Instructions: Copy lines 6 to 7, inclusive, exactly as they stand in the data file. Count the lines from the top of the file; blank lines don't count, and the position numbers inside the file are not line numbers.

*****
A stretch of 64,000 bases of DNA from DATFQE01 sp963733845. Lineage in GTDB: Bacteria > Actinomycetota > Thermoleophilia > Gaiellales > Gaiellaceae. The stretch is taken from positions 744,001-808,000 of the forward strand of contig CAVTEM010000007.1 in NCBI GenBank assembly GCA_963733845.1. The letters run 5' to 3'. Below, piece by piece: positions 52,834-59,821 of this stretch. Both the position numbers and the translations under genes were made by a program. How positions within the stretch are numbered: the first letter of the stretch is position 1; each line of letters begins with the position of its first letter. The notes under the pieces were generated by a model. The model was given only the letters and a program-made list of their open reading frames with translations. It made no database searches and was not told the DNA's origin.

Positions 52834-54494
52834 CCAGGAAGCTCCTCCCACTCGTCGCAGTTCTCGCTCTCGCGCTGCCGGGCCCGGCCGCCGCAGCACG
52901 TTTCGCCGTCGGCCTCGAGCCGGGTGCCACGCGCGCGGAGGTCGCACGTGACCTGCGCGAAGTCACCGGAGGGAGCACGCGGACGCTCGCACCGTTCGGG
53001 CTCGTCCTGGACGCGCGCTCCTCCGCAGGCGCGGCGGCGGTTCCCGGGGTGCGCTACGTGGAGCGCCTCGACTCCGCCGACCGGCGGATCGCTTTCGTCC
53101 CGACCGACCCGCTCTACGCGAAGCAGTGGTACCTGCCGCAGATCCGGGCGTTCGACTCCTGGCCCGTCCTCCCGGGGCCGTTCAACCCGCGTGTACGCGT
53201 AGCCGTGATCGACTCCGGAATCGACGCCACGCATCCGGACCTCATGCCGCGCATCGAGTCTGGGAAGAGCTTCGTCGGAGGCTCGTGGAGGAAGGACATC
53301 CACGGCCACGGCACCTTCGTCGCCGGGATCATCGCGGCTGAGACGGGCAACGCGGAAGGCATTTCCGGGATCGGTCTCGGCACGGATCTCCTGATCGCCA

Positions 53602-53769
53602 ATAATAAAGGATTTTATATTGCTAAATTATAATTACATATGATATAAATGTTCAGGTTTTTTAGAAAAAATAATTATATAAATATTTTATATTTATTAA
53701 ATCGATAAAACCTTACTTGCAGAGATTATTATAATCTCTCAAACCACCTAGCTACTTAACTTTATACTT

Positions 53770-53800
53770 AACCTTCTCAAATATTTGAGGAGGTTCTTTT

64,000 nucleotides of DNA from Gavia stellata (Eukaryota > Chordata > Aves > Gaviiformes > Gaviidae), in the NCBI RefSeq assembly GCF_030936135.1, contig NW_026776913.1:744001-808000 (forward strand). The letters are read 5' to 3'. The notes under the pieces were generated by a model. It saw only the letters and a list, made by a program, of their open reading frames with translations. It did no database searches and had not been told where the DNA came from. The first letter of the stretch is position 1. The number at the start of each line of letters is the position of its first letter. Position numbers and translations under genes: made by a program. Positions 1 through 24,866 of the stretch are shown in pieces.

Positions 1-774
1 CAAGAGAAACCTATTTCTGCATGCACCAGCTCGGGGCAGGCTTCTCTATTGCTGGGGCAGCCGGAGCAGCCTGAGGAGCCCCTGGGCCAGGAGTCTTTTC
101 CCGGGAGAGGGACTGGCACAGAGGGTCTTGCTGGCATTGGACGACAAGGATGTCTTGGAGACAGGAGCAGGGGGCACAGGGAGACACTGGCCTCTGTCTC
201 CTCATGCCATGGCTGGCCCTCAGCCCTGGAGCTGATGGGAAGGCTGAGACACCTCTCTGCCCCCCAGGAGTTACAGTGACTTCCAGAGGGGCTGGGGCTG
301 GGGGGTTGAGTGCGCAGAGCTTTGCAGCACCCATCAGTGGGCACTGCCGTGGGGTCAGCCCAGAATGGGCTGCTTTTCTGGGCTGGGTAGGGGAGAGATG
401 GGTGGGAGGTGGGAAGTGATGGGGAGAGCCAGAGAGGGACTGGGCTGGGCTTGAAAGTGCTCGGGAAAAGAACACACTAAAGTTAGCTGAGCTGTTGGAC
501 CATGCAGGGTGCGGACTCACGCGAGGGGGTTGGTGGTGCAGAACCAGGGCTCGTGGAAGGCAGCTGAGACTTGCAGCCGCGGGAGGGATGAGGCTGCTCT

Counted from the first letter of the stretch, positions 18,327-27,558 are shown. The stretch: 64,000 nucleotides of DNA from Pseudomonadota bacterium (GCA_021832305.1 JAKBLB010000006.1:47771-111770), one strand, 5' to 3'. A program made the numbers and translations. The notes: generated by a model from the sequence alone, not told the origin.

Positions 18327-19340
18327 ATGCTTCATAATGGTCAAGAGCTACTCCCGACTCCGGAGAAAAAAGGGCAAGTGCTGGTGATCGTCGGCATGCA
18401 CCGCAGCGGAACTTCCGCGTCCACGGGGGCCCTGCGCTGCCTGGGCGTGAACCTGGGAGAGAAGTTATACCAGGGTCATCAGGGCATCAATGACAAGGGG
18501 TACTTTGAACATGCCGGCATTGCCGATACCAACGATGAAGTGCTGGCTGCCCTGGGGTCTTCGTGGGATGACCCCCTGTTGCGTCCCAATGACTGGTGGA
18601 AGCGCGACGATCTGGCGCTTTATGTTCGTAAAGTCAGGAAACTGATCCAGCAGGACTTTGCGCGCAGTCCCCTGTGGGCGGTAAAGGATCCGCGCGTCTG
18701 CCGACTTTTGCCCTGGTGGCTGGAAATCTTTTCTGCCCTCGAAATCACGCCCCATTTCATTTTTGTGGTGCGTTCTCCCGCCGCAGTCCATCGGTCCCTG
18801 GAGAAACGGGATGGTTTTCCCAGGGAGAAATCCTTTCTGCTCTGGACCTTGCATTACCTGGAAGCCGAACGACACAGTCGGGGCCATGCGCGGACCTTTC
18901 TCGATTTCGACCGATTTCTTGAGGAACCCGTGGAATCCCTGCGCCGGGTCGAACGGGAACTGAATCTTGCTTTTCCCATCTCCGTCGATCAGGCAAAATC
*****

53101 CGACCGACCCGCTCTACGCGAAGCAGTGGTACCTGCCGCAGATCCGGGCGTTCGACTCCTGGCCCGTCCTCCCGGGGCCGTTCAACCCGCGTGTACGCGT
53201 AGCCGTGATCGACTCCGGAATCGACGCCACGCATCCGGACCTCATGCCGCGCATCGAGTCTGGGAAGAGCTTCGTCGGAGGCTCGTGGAGGAAGGACATC